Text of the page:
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My School Gave Me Life-Long Trauma, And I Wish No One Else Meets The Same Fate

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Board results of Class 10 and 12 have finally been declared. Each child must have excelled in their own way — some made their way to the top, the mediocre hit the average, while the rest finally made the score. But being a former teacher as well as a guide to many students, I do not try to wish or celebrate any of these results. During these times, I recall my school days, which remind me of the hell that I faced back then, especially during my Class 12 examinations.

School Debates

It was a debate competition for the selection of head boy and head girl in school. Being one of the good orators in school, I took the most infamous side of debating in favour of punishment. I had moulded my speech to favour the importance of punishment. But my words, while debating, took the opposite stance on punishment. The school head took it so personally that it resulted in my speech being stopped in between for no reason.

Joseph Joubert once said, “It is better to debate a question without settling it, than to settle a question without debating it.” I was wondering, was it my fault for talking in favour of a particular subject? Aren’t debates designed to share different thoughts and opinions? This was the first time my thoughts were smashed and silenced.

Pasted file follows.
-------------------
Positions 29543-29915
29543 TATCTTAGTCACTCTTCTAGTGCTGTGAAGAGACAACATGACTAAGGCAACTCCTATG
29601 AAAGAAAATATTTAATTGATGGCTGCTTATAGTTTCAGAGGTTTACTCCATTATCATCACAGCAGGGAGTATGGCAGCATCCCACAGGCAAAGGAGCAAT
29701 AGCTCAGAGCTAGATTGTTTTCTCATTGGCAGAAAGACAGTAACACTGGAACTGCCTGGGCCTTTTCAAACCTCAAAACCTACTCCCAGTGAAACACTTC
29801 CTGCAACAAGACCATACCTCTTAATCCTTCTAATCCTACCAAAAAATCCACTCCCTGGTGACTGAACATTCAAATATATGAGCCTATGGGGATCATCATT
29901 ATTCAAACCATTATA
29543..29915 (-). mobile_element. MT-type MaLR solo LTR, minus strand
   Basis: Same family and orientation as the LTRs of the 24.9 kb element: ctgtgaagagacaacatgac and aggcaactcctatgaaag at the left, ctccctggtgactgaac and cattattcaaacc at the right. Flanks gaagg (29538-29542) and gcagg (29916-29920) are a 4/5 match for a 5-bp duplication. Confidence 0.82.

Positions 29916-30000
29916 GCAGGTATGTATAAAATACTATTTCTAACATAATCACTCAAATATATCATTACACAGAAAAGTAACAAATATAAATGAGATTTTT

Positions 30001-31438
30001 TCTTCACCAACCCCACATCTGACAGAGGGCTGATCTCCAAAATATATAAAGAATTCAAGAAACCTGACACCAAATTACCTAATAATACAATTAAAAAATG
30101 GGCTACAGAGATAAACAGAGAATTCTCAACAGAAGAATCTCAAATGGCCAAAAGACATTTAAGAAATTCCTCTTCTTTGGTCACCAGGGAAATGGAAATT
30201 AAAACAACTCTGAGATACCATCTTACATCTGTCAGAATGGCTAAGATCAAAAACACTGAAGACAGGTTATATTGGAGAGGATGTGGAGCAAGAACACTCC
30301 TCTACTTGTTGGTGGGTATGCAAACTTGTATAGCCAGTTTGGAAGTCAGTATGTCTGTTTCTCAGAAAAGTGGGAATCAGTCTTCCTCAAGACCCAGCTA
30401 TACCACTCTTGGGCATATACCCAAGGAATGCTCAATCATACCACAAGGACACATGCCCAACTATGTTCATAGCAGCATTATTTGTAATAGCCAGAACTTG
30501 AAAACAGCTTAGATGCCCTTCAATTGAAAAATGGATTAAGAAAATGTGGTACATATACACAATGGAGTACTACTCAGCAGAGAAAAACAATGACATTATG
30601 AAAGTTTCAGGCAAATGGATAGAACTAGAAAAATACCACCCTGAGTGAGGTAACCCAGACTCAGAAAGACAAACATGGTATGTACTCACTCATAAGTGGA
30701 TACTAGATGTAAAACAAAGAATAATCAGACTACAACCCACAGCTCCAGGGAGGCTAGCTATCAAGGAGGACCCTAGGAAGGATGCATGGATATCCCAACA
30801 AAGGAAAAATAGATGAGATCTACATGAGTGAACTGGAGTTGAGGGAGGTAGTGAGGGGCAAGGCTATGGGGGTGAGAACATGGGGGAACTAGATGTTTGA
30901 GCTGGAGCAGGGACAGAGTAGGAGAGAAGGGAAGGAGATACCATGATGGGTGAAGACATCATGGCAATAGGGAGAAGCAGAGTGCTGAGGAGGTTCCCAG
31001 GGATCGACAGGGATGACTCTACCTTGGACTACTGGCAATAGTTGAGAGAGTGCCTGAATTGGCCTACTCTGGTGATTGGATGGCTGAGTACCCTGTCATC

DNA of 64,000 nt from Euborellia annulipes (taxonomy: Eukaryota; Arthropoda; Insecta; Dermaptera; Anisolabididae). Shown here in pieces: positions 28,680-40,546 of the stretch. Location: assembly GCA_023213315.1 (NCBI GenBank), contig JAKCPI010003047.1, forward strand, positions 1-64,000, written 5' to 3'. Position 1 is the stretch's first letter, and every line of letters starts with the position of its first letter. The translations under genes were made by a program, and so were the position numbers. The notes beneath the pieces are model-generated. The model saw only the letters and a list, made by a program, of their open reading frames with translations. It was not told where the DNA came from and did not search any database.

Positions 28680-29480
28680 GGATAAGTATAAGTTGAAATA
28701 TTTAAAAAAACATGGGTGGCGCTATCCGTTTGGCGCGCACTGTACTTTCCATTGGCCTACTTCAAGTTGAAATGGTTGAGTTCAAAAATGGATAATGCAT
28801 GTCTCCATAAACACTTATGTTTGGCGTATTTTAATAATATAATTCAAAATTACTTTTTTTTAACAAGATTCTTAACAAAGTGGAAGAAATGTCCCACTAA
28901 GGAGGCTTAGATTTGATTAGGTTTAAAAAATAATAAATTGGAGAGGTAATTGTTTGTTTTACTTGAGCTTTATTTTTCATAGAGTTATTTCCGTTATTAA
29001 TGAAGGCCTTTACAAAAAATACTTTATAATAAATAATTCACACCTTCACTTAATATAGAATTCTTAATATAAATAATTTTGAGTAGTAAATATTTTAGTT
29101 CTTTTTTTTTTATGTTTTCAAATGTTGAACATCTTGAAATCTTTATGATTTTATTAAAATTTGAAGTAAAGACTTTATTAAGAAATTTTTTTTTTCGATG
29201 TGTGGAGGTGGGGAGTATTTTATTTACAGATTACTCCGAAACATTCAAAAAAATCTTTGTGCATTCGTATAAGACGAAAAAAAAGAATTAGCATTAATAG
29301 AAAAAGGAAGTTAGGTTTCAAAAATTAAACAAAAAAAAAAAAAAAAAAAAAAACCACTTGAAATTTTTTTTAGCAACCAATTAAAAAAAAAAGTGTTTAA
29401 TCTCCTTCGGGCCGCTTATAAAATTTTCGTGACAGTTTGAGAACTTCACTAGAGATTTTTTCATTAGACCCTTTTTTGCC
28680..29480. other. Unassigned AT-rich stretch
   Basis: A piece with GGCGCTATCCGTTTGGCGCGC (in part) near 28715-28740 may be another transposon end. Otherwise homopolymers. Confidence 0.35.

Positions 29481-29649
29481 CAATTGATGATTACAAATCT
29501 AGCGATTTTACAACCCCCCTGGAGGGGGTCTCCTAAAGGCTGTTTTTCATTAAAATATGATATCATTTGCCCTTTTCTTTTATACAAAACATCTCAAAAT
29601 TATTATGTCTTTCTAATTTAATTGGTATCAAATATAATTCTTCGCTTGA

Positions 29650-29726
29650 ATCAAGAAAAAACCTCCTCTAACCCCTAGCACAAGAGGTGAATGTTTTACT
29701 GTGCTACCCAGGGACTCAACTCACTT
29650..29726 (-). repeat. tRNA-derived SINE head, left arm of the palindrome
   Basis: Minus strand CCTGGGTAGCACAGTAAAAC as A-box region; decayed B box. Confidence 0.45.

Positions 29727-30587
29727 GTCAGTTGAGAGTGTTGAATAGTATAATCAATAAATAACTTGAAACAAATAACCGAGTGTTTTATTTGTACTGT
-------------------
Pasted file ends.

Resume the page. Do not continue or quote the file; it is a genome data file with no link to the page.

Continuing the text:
Applying For An Application In Real Life

I had applied for a fee concession during my Class 12 boards, as it was not possible for me to pay for my studies due to my father’s ill health. The only option left for me was to either take admission in a government school, get a fee concession, or leave my studies. At the most crucial time of my life, it would have been the wrong decision to change schools.

The experience I had in school silenced an open person like me for the next five years of college. I never took to the stage in college, and was always apprehensive toward stepping up.

I wrote an application to the principal, and got ridiculed with taunts when she responded: “So what if you are topper, your father had money to drink, but no money to pay for school?” My father is a person for whom drinking and smoking is talk of another planet.

That day, I was totally broken, the misinformation and fake gesture of my principal left me bereft and cheated. I was a teen girl suffering from a financial crisis, weakened family health, the stress of boards, and another upcoming major health crisis that left me to bear the burden of life alone. Though I did not lose hope and confronted the principal after this, opened up my reality to her, proved her wrong, and got my concession sanctioned.

Dilemma — Health Or Boards?

I was severely injured the same year, and was suggested bed rest. Being a topper, it was not possible for a student like me to stay out of school for long. I managed with the pain and studied, but failed to deliver my 100 %. I was used to being called and slammed for my non-attendance. I was teased that I would fail to clear my boards, and my pain and position was nothing but a mockery for others. I still remember I used to cry for hours and was totally exhausted with the school. Afterwards, I was the second highest marks holder. I also paid back all the debt in the name of concession I had received, and found complete salvation from the cycle of school.

Life After Trauma